Winning felt so gratifying. I feel so honored.” Grannis grew up on a homestead on the coast in Washington County. She moved to Portland to study art and environmental planning at the University of Southern Maine. “I knew that I wanted to do something to do with pollinators and native plants,” Grannis said. “It’s such an important part of healthy farms and gardens. I thought it would be a fitting subject at this time.” The art features honey bees as “a nod to all of our beekeepers in Maine.” “They are not native to Maine but are an important pollinator and producer of honey,” Grannis said. “I wanted to highlight [that] area of agriculture.” Grannis chose Monarda not only because it is native to Maine, but also because it is “a useful and striking flower, [and] I thought it would work well on posters and T-shirts.” Grannis spent time field sketching the flower and its pollinators around her neighborhood of East Bayside, in her own garden, her neighbor’s garden and the nearby Mount Joy Orchard. She made the final design from watercolor and gouache. The contest judges consider the designs’ adherence to MOFGA’s mission and the educational opportunities it presents, as well as its general style and beauty. The contest is limited to artists who are Maine residents or MOFGA members, who occasionally live out-of-state. This year, the contest received 66 submissions. “For this round, Joy [Grannis]’s really came to the top,” Boucher said. “Pollinators are always on the list of things we want to support and promote at the fair. It’s also a striking image, so it’s really about being able to bring the message out and spark people’s interest. ” Grannis has entered the poster contest for the past three years. Each year, she has featured pollinators in some capacity. She said her first submission had a swallowtail butterfly against the moon in a blueberry bush. Her previous submission featuring heirloom Black Oxford apples, apple blossoms and a pollinating bee, was the runner-up in the poster contest, beat out by only Kevin Martin’s winning design featuring his beloved Dexter heifers. “It was such a fun process applying,” Grannis said. “It’s really cool that they do it. Not only do they support Maine farming communities, but artists as well. I think that’s such a good thing.” The fair sells thousands posters every year, plus other paraphernalia featuring the winning design. The winning artist receives a $2,500 prize, a MOFGA membership and an article in MOFGA’s quarterly publication. Around 2,000 volunteers that are each given a T-shirt with the design, and the fair has more than 60,000 attendees annually, all of whom could potentially buy merchandise with Grannis’s design (Boucher said she plans to get one herself — maybe even two). Grannis is most excited about the poster signing at the fair. She said she is already seeing “so many lovely comments” on social media, but she wants to interact with the fair-going communi...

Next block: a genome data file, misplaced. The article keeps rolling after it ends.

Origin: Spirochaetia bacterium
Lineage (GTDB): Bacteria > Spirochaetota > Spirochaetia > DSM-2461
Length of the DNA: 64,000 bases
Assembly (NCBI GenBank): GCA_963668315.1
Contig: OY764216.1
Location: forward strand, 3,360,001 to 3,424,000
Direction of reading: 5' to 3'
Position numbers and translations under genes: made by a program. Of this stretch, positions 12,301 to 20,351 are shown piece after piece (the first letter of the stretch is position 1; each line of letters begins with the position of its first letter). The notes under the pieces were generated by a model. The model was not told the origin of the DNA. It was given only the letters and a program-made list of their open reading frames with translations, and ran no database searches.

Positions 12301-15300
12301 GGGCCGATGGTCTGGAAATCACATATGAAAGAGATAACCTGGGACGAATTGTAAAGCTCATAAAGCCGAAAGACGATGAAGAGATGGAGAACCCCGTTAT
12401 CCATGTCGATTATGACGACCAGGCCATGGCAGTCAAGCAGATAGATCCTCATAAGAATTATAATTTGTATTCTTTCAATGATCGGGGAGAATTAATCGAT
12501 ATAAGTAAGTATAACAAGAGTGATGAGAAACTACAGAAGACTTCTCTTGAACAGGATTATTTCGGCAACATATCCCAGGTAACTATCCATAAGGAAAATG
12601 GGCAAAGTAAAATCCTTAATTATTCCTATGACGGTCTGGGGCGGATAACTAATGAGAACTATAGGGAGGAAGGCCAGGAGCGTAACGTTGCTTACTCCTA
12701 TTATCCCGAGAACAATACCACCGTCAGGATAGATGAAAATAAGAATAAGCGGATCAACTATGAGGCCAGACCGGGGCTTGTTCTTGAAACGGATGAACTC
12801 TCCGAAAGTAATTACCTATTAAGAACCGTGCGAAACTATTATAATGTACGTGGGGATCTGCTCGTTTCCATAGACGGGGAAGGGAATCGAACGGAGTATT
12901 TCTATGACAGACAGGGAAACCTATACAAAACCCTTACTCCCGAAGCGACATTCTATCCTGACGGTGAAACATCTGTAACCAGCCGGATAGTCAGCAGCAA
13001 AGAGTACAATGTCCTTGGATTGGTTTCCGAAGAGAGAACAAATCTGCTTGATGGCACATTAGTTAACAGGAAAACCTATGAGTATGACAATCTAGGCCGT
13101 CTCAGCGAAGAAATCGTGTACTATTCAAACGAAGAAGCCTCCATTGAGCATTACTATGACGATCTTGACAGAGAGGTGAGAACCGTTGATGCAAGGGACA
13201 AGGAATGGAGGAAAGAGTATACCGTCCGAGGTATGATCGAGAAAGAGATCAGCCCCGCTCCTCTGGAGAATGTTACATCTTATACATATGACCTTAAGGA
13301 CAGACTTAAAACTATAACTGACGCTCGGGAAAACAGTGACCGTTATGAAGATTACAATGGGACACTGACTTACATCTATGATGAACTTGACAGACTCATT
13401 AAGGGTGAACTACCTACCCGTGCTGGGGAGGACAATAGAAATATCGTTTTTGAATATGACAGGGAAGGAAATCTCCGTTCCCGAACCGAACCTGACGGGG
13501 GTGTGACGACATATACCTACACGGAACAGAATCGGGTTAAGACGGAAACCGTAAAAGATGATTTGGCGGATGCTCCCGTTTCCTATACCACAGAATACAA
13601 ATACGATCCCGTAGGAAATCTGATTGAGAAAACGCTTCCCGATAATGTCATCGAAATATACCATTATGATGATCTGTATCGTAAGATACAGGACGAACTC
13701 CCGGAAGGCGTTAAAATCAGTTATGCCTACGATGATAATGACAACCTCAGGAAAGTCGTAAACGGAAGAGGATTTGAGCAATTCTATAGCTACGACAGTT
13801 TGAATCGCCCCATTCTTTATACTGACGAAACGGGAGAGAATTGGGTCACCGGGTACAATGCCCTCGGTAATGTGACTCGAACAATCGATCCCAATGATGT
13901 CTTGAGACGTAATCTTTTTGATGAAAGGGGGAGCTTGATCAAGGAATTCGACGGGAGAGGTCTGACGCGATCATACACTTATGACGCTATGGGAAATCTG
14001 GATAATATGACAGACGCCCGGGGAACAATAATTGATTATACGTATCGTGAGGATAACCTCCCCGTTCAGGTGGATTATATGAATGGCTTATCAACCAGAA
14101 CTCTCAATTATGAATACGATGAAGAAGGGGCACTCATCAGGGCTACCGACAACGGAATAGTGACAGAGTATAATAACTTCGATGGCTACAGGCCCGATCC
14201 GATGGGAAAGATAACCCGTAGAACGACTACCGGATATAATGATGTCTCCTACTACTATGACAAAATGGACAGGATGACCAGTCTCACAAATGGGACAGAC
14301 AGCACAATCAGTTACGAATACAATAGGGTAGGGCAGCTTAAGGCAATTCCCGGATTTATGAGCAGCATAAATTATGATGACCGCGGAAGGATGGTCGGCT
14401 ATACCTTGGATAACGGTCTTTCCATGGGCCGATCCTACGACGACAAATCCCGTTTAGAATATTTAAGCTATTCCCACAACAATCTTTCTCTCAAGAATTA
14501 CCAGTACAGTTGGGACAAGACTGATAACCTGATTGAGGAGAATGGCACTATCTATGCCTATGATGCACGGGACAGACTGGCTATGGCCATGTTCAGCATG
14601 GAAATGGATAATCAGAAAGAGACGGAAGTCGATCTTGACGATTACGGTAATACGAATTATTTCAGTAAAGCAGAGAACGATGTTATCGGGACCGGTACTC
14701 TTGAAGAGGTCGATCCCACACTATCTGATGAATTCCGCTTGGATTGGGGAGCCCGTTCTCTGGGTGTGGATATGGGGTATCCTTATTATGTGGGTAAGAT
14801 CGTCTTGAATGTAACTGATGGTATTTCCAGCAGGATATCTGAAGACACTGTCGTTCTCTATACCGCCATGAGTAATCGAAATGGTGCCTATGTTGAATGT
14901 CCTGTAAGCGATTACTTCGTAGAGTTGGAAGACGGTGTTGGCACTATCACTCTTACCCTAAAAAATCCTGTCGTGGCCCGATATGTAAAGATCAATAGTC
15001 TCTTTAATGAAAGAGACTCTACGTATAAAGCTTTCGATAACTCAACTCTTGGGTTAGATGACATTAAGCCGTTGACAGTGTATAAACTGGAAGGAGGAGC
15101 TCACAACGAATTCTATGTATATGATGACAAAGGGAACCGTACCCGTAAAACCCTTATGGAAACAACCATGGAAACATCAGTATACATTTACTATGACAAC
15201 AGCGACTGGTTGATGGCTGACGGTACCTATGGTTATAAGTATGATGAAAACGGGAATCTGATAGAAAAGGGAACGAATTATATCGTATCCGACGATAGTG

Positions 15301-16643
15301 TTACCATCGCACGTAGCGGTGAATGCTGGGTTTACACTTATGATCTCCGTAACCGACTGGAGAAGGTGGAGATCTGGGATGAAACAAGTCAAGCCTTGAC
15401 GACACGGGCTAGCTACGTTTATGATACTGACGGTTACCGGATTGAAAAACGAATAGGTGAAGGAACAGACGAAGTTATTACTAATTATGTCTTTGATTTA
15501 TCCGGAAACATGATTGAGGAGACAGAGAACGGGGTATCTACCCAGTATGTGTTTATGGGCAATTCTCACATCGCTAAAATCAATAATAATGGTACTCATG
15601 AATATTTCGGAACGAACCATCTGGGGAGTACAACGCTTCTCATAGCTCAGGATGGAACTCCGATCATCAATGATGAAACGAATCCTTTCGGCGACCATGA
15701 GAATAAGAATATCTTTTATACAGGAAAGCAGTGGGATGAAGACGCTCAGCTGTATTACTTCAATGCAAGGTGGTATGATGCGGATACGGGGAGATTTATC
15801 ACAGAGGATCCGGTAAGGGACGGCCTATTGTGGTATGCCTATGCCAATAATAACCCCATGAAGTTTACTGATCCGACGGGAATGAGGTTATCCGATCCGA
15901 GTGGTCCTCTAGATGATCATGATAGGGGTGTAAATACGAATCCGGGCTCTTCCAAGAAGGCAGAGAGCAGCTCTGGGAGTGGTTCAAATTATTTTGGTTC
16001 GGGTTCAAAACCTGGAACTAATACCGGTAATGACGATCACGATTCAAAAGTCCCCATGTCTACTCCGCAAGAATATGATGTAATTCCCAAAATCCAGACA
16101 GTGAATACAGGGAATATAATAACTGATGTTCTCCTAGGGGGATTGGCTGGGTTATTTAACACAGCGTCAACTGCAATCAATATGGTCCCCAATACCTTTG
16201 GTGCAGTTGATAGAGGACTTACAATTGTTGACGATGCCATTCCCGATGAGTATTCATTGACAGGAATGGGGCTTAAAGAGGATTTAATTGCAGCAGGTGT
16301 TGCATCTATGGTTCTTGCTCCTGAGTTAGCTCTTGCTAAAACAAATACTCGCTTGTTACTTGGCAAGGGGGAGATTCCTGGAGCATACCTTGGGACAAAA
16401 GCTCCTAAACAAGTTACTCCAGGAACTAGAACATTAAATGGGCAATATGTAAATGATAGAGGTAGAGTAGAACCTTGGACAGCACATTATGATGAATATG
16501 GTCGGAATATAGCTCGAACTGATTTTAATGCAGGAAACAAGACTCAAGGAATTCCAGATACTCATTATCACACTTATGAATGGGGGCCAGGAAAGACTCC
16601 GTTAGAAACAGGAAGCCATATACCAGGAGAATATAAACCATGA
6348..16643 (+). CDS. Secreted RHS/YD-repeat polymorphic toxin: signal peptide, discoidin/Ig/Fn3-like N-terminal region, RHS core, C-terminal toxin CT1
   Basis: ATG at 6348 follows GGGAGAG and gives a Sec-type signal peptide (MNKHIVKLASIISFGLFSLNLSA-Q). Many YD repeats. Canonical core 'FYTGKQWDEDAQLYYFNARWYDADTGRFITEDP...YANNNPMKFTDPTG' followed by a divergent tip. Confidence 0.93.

Feb 1, 2020

Deaths for the week of Jan. 10, 2020 - The Jewish News of Northern California

She had an idyllic childhood and idolized both her parents. Shirley graduated from George Washington High School, class of 1938, just the second year after the school’s opening. Shirley was predeceased by her husband, Leslie, of 56 years. She was also predeceased by her brother, Irwin Wenger. Shirley is survived by her three sons, Bruce Daniel, Clifford Daniel (Gigi) and Sanford Daniel (Janis). Also survived by her grandchildren, Aaron and Julia Daniel. Mom was very dedicated to her family and proud of all their accomplishments. She was proud of her Jewish identity. Mom was very enthusiastic about being a native San Franciscan (born and raised), even having walked across the Golden Gate Bridge on the day it opened in 1937. Mom engaged in many activities to keep her mind sharp, including a lifelong love of playing bridge, mahjong and knitting. Services were held Dec. 20 at Home of Peace Cemetery Chapel in Colma. Contributions to San Francisco Campus for Jewish Living (formerly Jewish Home for the Aged), 302 Silver Ave., SF, CA 94112 preferred. SINAI MEMORIAL CHAPEL-SAN FRANCISCO Allen Marvin Dekelboum May 21, 1930–Dec. 7, 2019 Allen Marvin Dekelboum...